Post-Expiration Domain Name Recovery(PEDNR)

A policy that describes a registrar’s responsibilities with respect to restoring an expired domain name to the registrant of record at the time of expiration. PEDNR describes the process registrars must follow before deleting an expired domain name. It also outlines the processes and rules under which a registrant can renew an expired registration.

pre-delegation test

In the New Generic Top-Level Domain Program (New gTLD Program), a technical test required before an applicant’s applied-for gTLD string is delegated into the root zone.

primary contact

In the New Generic Top-Level Domain Program (New gTLD Program), the person named by an applicant to act as the main contact for the gTLD application. The primary contact has the authority to make decisions concerning the application.

principal place of business

In the New Generic Top-Level Domain Program (New gTLD Program), the address of the main office for the applicant’s business or organization.

privacy service

A service provided by a third party that prevents certain contact information for a registrant from appearing in Registration Directory Services such as WHOIS. A privacy service allows a registrant to appear as the domain name holder of record, but it provides alternate contact information for that registrant. For example, the privacy address might provide a forwarding address in place of the registrant's home address.

private Internet Protocol addresses(private IP addresses)

A set of Internet Protocol (IP) addresses that can only be used within private networks, and therefore not in the global Internet. They are commonly used within home or office networks in conjunction with network address translation, which converts private IP addresses into a valid IP address when data leaves the local network. The Internet Assigned Numbers Authority (IANA) maintains some special ranges of IP addresses solely for use as private IP addresses.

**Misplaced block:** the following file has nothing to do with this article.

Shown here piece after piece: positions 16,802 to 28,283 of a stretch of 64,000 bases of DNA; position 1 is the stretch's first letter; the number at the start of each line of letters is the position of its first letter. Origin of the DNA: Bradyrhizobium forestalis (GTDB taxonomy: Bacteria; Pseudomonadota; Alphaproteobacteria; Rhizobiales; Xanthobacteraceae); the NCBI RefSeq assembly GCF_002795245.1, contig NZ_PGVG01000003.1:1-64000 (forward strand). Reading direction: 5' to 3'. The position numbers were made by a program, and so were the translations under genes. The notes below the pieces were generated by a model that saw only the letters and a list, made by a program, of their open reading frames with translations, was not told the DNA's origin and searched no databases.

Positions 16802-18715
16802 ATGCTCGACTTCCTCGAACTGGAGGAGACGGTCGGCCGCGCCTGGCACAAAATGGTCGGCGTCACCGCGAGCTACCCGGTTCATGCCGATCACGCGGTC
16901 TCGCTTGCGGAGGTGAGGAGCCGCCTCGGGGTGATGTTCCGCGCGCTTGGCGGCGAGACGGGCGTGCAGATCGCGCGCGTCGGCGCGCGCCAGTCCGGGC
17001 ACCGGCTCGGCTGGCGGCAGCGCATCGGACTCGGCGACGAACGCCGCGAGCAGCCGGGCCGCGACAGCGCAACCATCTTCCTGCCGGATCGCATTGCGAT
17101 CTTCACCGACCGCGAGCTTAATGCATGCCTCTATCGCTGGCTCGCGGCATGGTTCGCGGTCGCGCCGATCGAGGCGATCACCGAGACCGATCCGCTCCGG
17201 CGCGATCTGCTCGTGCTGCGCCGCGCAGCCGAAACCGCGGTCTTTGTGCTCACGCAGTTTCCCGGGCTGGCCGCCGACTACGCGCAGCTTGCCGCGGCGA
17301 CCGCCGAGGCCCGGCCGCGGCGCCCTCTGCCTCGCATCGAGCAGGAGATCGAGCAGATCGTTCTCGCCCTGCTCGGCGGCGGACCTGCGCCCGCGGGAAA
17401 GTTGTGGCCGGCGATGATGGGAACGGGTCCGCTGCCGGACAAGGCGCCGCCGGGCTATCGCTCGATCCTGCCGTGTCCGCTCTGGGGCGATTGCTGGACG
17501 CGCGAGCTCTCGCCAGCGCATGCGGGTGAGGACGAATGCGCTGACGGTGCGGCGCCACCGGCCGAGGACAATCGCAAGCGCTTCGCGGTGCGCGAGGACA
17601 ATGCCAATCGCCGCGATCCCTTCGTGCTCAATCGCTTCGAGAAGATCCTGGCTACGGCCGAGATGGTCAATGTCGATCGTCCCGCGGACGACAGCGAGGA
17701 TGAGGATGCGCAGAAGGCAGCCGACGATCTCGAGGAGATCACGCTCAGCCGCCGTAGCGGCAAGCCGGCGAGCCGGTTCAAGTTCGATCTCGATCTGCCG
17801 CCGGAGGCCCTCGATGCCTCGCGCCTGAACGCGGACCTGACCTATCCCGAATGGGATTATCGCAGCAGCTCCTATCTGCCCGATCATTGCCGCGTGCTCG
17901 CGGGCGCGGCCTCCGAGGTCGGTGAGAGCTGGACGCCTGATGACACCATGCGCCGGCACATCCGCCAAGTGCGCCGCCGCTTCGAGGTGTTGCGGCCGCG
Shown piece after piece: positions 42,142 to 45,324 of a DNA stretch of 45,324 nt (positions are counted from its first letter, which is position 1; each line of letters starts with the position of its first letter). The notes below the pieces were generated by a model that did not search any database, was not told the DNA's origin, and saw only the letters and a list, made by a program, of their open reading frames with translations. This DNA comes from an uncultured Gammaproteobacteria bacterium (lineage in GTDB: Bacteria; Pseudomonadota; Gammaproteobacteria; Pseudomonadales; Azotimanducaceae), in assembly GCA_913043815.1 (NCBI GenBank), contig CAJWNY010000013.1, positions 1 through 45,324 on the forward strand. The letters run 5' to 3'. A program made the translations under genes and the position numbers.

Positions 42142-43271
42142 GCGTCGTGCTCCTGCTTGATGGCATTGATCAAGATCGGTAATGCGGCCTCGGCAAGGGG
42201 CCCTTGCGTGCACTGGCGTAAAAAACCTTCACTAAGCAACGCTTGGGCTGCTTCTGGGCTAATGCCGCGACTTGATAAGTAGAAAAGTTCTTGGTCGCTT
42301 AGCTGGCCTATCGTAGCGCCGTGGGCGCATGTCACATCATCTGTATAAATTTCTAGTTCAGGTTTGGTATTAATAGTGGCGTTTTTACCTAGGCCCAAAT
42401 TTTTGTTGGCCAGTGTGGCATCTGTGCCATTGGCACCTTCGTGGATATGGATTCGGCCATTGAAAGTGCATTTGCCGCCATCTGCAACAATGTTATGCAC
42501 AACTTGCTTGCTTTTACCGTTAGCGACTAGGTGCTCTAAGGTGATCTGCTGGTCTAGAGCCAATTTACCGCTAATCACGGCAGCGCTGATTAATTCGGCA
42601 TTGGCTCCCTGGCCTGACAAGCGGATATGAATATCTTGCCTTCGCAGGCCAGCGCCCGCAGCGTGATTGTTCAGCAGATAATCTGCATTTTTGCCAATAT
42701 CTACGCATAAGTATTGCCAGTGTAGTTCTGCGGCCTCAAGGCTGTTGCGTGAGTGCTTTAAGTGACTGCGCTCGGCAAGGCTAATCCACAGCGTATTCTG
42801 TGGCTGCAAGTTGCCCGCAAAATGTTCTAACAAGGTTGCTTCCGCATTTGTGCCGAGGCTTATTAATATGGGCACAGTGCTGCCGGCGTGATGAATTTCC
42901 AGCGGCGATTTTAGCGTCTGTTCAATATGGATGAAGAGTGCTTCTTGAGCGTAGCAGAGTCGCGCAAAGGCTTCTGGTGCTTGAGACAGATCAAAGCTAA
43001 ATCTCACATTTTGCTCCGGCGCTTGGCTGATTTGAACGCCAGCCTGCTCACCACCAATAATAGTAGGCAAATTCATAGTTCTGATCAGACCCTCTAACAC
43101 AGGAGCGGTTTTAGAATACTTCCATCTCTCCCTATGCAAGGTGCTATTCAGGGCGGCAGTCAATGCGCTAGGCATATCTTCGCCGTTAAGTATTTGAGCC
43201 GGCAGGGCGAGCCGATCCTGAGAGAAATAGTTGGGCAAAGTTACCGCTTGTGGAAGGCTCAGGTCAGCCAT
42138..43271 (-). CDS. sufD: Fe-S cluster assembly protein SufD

Process Documentation Initiative

An effort that began in January 2017 to describe and document processes involving interaction between the ICANN community and the ICANN organization. This effort resulted in a series of easy-to-follow materials that serve as introductions to key processes conducted across ICANN's multistakeholder model.


Any form of intercomputer communication that has been standardized to ensure that computers can communicate with one another. Many Internet protocols are developed by the Internet Engineering Task Force and standardized in formal documents called Request for Comments.

protocol characters

In an Internet message, characters that are meaningful to the protocols that transport or process the message. For example, the slash (/), colon (:), and hash (#) characters have special meaning to protocols that use uniform resource locators (URLs) to identify Internet resources. For this reason, the Domain Name System prohibits labels that contain these characters.

protocol parameter

A unique code, value, or name, used by the Internet protocols. Examples of important protocol parameters include port numbers, language tags, and media types. Standard parameters enable hardware and software from different vendors to communicate successfully over the Internet.

ICANN, in coordination with the Internet Engineering Task Force, maintains authoritative registries of the protocol parameters used by many of the Internet protocols.

protocol parameters

A series of unique identifiers (such as names and numbers) assigned by the Internet Assigned Numbers Authority (IANA) functions used to facilitate communications between different devices and applications on the Internet.

protocol registry

A database of parameters for a specific Internet standard managed by the Internet Assigned Numbers Authority (IANA) functions.